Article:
Kudos #2: I loved the speakers. I really did. The first speaker was Annika Galea – Director of HR at Hilton Malta. I felt she was perfect as an opening speaker and her presence and delivery generated the highest number of feedback questions from the floor. Annika spoke about end-to-end engagement in HR and it was a very interesting topic especially for the student who is looking into a career in HR. The second speaker was Joshua Zammit, the Deputy Vice-President of Actavis Group. He had a very different approach which was also interesting – HR Transformation and Innovation. One aspect he covered, which really struck me was that “an organisation ismade of human beings but it can be the most dehumanising environment a person may interact in.” He recommended a book about the topic which talks about a company called HCL which evolved on this concept. Their mantra is to “Put the human being back in business” and the book is called “Employee First, Customer Second”. The last speaker was John C. Grech – a visiting lecturer of International Economics at the Mediterranean Academy at the University of Malta. He mentioned some really good points on a macro level and invited participants to question how globalisation is affecting their organisation.

Kudos #3: The number of participating companies increased from 90 to 128 from last year and the number of participants present was over 300! Impressive and noteworthy.

Kudos #4: There were four parallel workshops which covered some really good diverse topics. The first which was on organisational law and the third which was on organisational change did not really tickle my fancy, so I was stuck on the second and fourth. The first was on HR metrics or benchmarks in business strategy. I thought that would be quite interesting – understanding standardisation in HR evaluation, performance etc. However, I ended up opting for the fourth workshop which was on “Harnessing the Power of Social Media in the Workplace.” At least, I would have hit two birds with one stone – attending my first HR conference and my first Social Media workshop. The speakers were Jon Worth and Saviour Balzan, so good stuff all round!

Looking back, it was quite a positive experience. I probably felt a bit lost on the day because I didn’t know anyone, although I think I did recognise a few students in suits. If I had to make a wild guess I’d say that 99% of the people present were HR Managers and 60% knew each other already from previous conferences or business partnerships et al. I did speak to one or two HR managers and I bumped into a lecturer and the Young Enterprise team. So that was cool I guess. Hopefully, I will also be posting a blog evaluation of the Social Media workshop as I found it very relevant to my line of voluntary work. Some of you who work in media or any other organisation, to be honest, will find it quite informative. It will be a brief assessment as you have to understand that I paid to attend this workshop. It’s only fair.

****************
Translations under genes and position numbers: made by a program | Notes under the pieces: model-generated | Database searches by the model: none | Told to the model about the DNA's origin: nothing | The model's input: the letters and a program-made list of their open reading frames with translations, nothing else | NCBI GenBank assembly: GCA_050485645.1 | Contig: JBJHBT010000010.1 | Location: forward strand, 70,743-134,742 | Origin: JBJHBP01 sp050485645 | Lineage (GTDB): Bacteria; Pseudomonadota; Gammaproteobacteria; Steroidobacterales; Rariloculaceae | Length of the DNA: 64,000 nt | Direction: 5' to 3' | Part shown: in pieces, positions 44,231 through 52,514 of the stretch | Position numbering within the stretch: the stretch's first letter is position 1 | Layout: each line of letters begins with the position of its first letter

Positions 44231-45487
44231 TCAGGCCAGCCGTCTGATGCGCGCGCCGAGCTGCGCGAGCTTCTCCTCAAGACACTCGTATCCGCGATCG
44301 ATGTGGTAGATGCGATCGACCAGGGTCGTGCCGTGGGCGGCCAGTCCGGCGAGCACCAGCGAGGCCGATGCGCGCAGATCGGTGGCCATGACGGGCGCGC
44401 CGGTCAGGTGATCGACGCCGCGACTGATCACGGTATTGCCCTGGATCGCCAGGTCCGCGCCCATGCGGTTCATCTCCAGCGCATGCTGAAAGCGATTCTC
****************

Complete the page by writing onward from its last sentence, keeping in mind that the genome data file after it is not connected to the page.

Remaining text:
If you have any questions or feedback to add on this event review just post below or send me an email on development@insite.org.mt.

Disclaimer: I have no affiliation or agreement with FHRD to review their events. This was written purely for personal and educational reasons.

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2 responses to ““I manage people. What do you do?”

  1. I bet people would dress a little less formal.

    If it were in Summer and they were mainly foreign some would also come in socks + sandals + bikini strins coming out of the back.

    I was like WTF she wears a bikini.

    Nice post 🙂

    • I know! We take things so seriously here. Sometimes I’ve been to interviews and the foreign applicants would be so casual. The most jaw-dropping case I ever saw was one guy who was in the waiting room with me at Misco. He too had an interview like me. Guess what he was wearing? He had a men’s tank top, linen shorts, flip-flops, tattoos everywhere and bleached hair. Nothing wrong with that but I guess not much of interview style attire was going on there. Interview or not – it always seems the Maltese are over dressed for the occasion.